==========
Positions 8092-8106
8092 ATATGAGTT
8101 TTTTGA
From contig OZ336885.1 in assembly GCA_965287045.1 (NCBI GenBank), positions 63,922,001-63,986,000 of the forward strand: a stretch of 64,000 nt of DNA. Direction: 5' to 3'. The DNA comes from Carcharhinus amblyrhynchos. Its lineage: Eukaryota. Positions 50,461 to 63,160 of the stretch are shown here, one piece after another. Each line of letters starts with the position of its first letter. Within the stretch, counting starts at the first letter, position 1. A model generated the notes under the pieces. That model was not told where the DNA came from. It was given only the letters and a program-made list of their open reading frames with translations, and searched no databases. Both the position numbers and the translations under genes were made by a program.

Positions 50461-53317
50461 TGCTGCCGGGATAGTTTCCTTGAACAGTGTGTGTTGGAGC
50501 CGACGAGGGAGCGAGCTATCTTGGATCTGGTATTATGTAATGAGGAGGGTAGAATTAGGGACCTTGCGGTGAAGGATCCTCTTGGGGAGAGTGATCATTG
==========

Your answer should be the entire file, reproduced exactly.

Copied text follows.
Positions 8092-8106
8092 ATATGAGTT
8101 TTTTGA
From contig OZ336885.1 in assembly GCA_965287045.1 (NCBI GenBank), positions 63,922,001-63,986,000 of the forward strand: a stretch of 64,000 nt of DNA. Direction: 5' to 3'. The DNA comes from Carcharhinus amblyrhynchos. Its lineage: Eukaryota. Positions 50,461 to 63,160 of the stretch are shown here, one piece after another. Each line of letters starts with the position of its first letter. Within the stretch, counting starts at the first letter, position 1. A model generated the notes under the pieces. That model was not told where the DNA came from. It was given only the letters and a program-made list of their open reading frames with translations, and searched no databases. Both the position numbers and the translations under genes were made by a program.

Positions 50461-53317
50461 TGCTGCCGGGATAGTTTCCTTGAACAGTGTGTGTTGGAGC
50501 CGACGAGGGAGCGAGCTATCTTGGATCTGGTATTATGTAATGAGGAGGGTAGAATTAGGGACCTTGCGGTGAAGGATCCTCTTGGGGAGAGTGATCATTG